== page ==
Nick Castellanos is no longer trying to be someone he doesn't want to be – NBC Sports Philadelphia

MIAMI – Slowly but surely, Nick Castellanos is feeling like himself again. He may already be there, with the results finally becoming visible over the past two weeks.

Castellanos launched a solo shot to right-center field off left-hander Trevor Rogers on the first pitch he saw in his hometown Friday night, leading to an eventual 8-2 Phillies victory.

He reacted the same way he did last Monday in Anaheim, when he arrived at nearly the same spot and raised his finger to right-center in celebration.

When he's going well, Castellanos' success and swag are like lightning bolts in the Phillies' dugout. It's not hard to see the positive energy this creates.

And he is at his best when hitting the ball with authority in the opposite direction. That has always been Castellanos' calling card.

Many times when a player falls, there is no single reason or smoking gun. Castellanos' situation seems a little different in April. He became obsessed with being in the strike zone and practicing at specific spots. He was overcome with his powers. He wasn't Nick Castellanos, who slugged his way to the major leagues, a $100 million contract and two All-Star teams.

Regarding who he was trying to become at age 32, he said, “Someone who was more patient and selective.” Attacking the baseball stopped because my brain was working too fast.

“I just feel like my swings are more loose, free. Not so concerned about chasing or being so hard on myself like trying to make a plan. Just go out there with no thoughts and just swing. Do it. See the ball, hit the ball.”

The primary reason the Phillies unraveled in the 2023 NLCS was the continued expansion of the strike zone. The Diamondbacks realized that so many Phillies hitters were trying too aggressively to punch their way into the World Series that they stopped getting into the strike zone. The Phillies could not adjust, whiffing and putting pitchers' pitches into play weakly.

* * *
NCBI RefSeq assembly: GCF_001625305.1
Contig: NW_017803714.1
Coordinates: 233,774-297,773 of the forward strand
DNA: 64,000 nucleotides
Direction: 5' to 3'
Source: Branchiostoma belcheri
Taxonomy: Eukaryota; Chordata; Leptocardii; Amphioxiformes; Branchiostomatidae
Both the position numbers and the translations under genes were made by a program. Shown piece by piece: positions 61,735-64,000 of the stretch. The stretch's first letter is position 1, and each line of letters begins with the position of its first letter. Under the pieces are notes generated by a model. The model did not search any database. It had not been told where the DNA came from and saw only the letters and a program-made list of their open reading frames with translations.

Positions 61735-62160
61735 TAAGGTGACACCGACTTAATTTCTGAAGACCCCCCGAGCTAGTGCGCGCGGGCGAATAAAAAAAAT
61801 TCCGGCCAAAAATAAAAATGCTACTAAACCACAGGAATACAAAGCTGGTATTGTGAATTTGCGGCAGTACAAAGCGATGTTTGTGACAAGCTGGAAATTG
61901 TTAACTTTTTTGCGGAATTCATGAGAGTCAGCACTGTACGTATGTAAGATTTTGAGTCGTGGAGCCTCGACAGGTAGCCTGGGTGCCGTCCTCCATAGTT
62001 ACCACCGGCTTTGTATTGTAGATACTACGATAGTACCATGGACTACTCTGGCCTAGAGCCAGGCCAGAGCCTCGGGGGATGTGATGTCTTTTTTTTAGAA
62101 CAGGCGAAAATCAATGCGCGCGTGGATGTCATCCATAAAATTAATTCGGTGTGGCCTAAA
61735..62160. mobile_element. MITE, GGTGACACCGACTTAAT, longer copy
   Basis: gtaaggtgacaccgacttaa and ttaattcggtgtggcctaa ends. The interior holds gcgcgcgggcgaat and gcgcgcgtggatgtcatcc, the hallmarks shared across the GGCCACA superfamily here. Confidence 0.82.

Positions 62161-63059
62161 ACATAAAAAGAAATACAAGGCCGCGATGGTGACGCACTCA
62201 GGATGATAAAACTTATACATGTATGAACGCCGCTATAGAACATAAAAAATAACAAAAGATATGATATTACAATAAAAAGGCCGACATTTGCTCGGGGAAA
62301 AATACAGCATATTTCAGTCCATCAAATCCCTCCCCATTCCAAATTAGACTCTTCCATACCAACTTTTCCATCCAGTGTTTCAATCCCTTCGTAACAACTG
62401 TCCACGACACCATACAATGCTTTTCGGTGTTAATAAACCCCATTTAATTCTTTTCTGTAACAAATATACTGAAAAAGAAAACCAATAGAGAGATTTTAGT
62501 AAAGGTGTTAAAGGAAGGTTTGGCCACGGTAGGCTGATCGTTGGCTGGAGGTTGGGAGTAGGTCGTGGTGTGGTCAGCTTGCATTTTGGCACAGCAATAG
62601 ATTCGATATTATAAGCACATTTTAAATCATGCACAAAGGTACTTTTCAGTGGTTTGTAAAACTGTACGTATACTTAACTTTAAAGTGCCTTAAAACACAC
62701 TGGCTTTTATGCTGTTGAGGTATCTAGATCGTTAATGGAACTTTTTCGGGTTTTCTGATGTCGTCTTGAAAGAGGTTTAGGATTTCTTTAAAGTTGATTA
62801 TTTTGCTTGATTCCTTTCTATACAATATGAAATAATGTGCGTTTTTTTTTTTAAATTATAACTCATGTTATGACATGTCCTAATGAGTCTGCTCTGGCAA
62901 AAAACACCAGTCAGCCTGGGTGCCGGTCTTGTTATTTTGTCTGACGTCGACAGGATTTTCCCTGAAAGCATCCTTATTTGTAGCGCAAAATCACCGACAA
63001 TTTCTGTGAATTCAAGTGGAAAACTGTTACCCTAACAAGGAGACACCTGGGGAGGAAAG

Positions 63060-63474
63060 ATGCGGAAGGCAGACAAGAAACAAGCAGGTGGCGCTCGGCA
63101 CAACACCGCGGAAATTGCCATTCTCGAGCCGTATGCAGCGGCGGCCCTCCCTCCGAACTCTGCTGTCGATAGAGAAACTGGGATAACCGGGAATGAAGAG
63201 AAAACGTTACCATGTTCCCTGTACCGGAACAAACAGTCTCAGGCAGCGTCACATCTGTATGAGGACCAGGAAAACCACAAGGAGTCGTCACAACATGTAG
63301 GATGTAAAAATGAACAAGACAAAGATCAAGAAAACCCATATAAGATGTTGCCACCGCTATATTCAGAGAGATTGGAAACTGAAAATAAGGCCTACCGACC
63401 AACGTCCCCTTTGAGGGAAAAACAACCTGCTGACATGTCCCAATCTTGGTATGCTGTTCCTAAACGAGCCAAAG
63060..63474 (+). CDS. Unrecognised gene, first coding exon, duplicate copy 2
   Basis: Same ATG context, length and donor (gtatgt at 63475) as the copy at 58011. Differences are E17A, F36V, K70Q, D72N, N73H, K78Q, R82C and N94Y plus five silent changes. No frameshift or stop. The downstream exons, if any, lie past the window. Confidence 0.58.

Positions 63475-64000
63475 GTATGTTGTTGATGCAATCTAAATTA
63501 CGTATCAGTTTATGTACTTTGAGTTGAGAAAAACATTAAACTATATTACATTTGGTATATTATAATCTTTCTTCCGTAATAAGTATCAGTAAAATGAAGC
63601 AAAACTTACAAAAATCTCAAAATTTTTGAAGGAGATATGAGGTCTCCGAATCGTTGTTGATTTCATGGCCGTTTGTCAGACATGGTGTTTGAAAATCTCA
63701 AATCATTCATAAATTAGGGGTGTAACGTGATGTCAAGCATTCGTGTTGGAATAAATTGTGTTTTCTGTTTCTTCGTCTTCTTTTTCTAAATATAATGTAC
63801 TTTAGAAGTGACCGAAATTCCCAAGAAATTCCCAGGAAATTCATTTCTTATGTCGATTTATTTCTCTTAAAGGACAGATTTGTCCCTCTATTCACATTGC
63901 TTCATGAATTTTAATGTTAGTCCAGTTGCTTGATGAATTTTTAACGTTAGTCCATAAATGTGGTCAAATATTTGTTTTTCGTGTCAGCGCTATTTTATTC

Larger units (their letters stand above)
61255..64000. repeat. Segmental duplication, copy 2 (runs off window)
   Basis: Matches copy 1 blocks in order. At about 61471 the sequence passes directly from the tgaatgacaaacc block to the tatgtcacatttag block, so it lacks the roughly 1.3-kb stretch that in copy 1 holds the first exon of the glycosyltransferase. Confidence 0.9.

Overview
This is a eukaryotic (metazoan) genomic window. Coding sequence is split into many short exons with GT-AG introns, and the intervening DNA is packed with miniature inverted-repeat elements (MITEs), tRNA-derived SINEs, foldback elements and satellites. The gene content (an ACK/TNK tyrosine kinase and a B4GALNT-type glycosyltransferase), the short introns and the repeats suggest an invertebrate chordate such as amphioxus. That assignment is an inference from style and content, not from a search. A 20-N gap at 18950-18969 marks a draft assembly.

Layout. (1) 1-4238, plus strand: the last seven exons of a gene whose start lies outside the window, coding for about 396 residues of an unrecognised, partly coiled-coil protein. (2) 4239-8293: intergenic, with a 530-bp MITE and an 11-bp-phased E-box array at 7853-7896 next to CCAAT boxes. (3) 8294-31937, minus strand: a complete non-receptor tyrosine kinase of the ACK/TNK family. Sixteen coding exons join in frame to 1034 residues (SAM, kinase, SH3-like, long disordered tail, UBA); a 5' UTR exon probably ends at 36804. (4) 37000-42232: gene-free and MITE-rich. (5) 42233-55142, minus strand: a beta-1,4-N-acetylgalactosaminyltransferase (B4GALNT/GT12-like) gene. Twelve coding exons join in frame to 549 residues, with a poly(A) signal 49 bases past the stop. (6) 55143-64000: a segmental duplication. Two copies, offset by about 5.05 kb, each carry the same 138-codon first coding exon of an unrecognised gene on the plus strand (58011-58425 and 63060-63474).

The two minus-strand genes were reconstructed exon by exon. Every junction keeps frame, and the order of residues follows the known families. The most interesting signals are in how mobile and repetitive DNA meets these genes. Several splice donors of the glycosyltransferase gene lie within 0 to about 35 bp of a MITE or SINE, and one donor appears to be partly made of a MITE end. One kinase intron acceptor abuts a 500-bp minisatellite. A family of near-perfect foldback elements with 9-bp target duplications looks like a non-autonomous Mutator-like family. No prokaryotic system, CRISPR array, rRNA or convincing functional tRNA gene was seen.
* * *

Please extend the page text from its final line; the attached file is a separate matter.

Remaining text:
Castellanos wasn't the only player to overextend a lot in the Arizona series, but he stayed ahead more than other players because A) he's always aggressive, and B) he was often attacked with balls breaking low and away in the same way. is done.

“Throughout my career, I never had a plan, I never looked for a pitch,” he said. “Basically, the game is glorified batting practice. That's where I always perform my best. I think I really tried to be something I wasn't at the beginning of the season and improved myself a little bit. But I Getting out of this.”

Castellanos is 8 for 23 with three doubles, one homer, four RBI and two walks during a six-game hitting streak. Over the past 14 days, he's hit .265/.333/.510. It's reasonable that Castellanos can put together that type of slash-line over the remainder of the season, and if he does, it would be a significant development for the Phillies. That will be welcomed after he hit a combined .214/.259/.376 in his final 75 games last season and first 30 games this season.

The Phillies have already built a nice cushion at 27-12, but could use Castellanos hot streak especially right now, with Trey Turner out at least another month due to a hamstring strain and Kyle Schwarber out with back pain. Reason can be sidelined day to day.

“It's not like a moment,” Castellanos said when asked when he decided his old approach would work better. “It's like snow, it just melts.”

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